RapidScat is a Ku-band scatterometer that was launched September 2014 and is currently operating on the International Space Station. It estimates ocean vector winds through accurate measurement of the normalized radar coefficient (σ0) of the ocean surface. In order to ensure the accuracy of σ0 measurements and consistency with previous Ku-band scatterometers, post-launch calibration and validation is necessary. Calibration and validation is performed using natural land targets, namely the Amazon and Congo rainforests, to complement calibration efforts over the ocean. The σ0 response of the targets is estimated with respect to viewing angle and time of year using previous Ku-band scatterometers. Taking advantage of the ISS orbit, the diurnal response of each target is estimated using RapidScat. Normalizing factors for incidence angle, azimuth angle, local time of day, and time of year are derived from these measured responses. RapidScat σ0 measurements are found to be consistent throughout its mission life with instrumental drift less than 0.3 dB. The effectiveness of slice balancing is evaluated and found to be highly dependent on the pitch of the ISS. Understanding of the diurnal backscatter response and incidence response allow comparison of RapidScat measurements with measurements from the QuikSCAT, NSCAT, and Oceansat-II scatterometers. RapidScat σ0 is found to be biased low compared to QuikSCAT by 0.1--0.3 dB.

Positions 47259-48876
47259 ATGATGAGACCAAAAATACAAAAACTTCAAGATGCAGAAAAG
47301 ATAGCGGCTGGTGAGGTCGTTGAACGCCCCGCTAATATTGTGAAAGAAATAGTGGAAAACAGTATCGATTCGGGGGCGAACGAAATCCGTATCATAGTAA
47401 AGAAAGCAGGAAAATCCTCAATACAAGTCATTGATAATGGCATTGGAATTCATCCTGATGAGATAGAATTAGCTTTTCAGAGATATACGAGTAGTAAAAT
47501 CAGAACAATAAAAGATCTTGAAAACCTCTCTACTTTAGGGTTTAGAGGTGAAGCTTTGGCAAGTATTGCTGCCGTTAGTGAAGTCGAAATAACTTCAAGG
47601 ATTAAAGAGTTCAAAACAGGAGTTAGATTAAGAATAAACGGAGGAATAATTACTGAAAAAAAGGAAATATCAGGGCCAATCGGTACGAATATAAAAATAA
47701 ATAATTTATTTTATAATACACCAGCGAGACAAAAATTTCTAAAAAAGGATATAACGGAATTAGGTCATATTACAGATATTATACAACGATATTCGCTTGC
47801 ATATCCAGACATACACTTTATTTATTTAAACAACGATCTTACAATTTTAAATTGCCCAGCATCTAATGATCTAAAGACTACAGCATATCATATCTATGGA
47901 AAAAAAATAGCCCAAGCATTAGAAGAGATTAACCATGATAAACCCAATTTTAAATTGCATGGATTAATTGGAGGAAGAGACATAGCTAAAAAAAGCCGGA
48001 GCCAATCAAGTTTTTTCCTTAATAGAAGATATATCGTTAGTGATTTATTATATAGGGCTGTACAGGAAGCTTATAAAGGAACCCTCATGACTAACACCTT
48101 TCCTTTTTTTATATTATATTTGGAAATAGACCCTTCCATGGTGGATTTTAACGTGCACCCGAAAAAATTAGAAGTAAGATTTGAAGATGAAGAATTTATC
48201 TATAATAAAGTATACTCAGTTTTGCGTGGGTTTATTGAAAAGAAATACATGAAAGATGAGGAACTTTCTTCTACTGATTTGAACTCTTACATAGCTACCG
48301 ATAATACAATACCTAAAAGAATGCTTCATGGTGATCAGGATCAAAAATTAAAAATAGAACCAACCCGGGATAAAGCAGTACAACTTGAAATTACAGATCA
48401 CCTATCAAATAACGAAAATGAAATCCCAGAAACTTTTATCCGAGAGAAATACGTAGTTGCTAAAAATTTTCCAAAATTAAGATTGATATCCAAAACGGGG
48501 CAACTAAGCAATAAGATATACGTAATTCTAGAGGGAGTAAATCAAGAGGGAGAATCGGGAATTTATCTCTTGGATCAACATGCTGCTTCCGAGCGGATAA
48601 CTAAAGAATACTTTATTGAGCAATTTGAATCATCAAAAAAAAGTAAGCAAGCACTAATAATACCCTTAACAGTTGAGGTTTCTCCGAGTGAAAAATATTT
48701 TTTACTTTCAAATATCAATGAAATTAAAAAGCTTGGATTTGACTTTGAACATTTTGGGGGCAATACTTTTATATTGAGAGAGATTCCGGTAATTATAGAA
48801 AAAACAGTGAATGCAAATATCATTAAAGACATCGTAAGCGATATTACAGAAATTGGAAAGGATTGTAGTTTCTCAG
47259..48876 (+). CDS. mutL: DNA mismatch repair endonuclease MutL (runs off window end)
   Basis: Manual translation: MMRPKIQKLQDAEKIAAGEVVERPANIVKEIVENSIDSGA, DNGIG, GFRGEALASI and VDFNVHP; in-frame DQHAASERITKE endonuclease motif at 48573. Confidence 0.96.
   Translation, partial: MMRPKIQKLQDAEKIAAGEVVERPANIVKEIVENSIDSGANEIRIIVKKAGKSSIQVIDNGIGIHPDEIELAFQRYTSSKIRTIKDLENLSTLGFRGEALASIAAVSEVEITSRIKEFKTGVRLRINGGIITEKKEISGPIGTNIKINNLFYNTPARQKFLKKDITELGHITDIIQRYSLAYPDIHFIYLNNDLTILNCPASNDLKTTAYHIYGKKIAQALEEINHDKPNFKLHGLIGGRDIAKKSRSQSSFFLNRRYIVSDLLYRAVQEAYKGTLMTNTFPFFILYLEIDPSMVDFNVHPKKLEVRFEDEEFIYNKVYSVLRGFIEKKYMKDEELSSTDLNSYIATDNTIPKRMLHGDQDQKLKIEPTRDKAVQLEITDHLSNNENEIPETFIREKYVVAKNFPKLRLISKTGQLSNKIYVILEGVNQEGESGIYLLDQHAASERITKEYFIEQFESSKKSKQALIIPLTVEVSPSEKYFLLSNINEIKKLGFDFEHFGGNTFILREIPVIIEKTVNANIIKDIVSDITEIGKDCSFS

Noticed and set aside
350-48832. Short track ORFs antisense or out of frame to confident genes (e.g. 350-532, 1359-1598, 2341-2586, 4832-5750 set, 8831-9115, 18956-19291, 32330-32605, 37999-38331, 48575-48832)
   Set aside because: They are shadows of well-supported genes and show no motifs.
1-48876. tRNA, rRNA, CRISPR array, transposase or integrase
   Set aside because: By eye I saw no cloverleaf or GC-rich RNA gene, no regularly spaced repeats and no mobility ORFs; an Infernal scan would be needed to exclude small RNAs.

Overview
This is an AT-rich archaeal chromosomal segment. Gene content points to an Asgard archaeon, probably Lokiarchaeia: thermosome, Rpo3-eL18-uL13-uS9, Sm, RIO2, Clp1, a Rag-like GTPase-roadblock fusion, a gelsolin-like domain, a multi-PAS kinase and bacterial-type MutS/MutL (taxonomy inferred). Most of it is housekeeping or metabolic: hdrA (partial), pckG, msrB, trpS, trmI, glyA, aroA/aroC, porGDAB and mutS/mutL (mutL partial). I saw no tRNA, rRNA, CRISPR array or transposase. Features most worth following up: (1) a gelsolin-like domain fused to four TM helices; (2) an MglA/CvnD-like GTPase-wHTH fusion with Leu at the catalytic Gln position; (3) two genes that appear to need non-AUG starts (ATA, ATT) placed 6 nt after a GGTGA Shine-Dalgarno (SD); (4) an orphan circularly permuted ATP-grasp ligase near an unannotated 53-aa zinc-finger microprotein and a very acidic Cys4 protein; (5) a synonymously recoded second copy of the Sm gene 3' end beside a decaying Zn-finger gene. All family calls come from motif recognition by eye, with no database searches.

College and Department
Ira A. Fulton College of Engineering and Technology; Electrical and Computer Engineering
BYU ScholarsArchive Citation
Madsen, Nathan Mark, "Calibration and Validation of the RapidScat Scatterometer Using Natural Land Targets" (2015). Theses and Dissertations. 6093.
RapidScat, QuikSCAT, scatterometer, calibration